Understanding dispensing error legislation

With dispensing error legislation finally written into law, Tess Fenn looks at what this means for pharmacy technicians

The 16 April 2018 saw the commencement of The Pharmacy (Preparation and Dispensing Errors – Registered Pharmacies) Order 2018. This marks a major step forward for pharmacy professionals as the change in the law provides a new defence against two of the offences outlined in the Medicines Act 1968: preparation and dispensing errors.

Preparation and dispensing errors

As designated in sections 64 and 63 of the Medicines Act 1968, preparation or dispensing errors can include:

  • An ingredient that is omitted or added when making up a medicine
  • A medicine intended for another patient being dispensed to the wrong patient
  • The wrong medicine being dispensed
  • The medicine being dispensed at the wrong strength or in the wrong dose.

This list is not exhaustive, but I am sure you will have seen some of these errors at one time or another, probably as ‘near misses’ that are rectifi ed before the medicines are issued to the patient. I know in my experience that issuing medicines to the wrong patient can occur if the wrong patient steps up to collect a prescription called out for another.

The new legislation

The preparation and dispensing error offences still exist but, providing that certain conditions are met, the new legislation offers a complete defence. From now on, if an inadvertent (unintentional) error goes out to a patient, the defence applies to criminal offences (harmful acts that are punishable by law), if the pharmacy professional was acting in the course of their professional duty and also if:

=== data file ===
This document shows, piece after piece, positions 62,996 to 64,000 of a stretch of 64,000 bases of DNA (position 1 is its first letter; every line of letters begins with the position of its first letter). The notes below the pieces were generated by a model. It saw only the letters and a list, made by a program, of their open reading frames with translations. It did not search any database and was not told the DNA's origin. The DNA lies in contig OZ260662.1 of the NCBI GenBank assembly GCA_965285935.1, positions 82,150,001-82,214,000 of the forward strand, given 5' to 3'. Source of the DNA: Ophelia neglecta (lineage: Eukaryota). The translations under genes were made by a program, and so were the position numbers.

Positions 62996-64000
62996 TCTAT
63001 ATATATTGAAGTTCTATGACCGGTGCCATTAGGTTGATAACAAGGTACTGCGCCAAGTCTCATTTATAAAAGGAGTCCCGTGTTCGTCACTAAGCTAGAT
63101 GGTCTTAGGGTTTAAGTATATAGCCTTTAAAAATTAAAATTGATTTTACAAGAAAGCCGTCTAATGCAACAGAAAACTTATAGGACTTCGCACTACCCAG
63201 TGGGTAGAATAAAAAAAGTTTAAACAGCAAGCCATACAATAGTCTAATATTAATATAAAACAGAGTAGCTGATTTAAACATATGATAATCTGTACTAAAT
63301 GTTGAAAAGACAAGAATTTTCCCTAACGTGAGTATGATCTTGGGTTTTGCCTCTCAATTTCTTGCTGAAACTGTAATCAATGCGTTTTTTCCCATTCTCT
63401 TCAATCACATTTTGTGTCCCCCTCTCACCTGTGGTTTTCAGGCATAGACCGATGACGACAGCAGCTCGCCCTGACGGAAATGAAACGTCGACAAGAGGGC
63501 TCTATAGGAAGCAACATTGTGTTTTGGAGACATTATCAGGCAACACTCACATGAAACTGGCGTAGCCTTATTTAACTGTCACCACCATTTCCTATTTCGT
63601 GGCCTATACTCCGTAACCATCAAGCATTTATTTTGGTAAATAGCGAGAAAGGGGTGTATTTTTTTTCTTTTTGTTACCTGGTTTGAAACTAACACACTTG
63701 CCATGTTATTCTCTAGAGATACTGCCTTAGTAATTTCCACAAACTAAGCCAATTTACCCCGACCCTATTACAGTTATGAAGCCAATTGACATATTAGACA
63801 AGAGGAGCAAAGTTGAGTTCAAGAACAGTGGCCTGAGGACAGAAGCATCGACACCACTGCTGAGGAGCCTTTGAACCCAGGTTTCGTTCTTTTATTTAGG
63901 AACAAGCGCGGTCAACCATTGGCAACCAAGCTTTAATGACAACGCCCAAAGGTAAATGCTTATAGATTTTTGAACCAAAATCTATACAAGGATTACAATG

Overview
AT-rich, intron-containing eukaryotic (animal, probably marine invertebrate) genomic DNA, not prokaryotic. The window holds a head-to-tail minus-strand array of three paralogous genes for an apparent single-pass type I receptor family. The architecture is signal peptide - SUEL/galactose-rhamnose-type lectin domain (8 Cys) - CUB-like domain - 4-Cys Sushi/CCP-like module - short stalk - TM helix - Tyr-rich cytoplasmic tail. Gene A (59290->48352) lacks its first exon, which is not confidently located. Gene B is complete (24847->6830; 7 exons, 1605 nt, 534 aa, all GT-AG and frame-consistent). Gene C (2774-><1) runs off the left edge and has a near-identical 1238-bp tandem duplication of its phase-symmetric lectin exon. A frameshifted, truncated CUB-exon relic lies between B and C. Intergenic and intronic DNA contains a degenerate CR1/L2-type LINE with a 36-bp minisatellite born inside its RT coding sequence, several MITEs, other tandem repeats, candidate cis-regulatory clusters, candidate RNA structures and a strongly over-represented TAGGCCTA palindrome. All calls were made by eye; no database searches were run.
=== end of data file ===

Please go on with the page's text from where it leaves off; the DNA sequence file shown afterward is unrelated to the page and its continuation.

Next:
• The prescription was dispensed from a General Pharmaceutical Council or Pharmaceutical Society of Northern Ireland registered pharmacy
  • The supply or sale was made from a prescription (so prescribed medicines only) or a ‘direction’ (in hospitals where a supply can be made at the request of the prescriber, i.e. on a patient’s medication chart)
  • They or another responsible person has taken prompt steps to notify any affected patients when the error came to light, unless they are reasonably satisfied that this was not necessary, for example if the patient already knew, such as them raising the error to the pharmacy.

Acting outside the course of the profession

It’s worth noting at this point, what is considered as not ‘acting in the course of their professional duty’. This could be deliberately failing to have due regard for patient safety or using professional skills and knowledge for an improper purpose.

As indicated during the public consultation, not following a standard operating procedure (SOP) is not considered as acting outside of the ‘course of their profession’ as, on occasions, this might be in the best interest of the patient and professional judgement should be used. An example of this might be that a pharmacy premises has a SOP that says that all supplies must be dispensed in accordance with prescriptions presented. However, issuing a lower strength medicine to a patient and doubling the quantity of the medicine, if there is a stock shortage, would be in the best interest of the patient.

At present, this change in legislation only protects those working in registered pharmacy premises and so this does not cover all pharmacy technicians. There are plans, however, to consult shortly on further legislation which will widen the defence to other pharmacy service areas, such as unregistered hospital pharmacies, prisons and care homes. It is expected that the same or similar defences will apply, but watch this space so that you can have a view on this.

Another major aspect of this new legislation is to help us, as the pharmacy professions, learn from errors made through greater reporting and sharing. My column next month will focus on how, as pharmacy technicians, we can make this happen and input into better patient safety.


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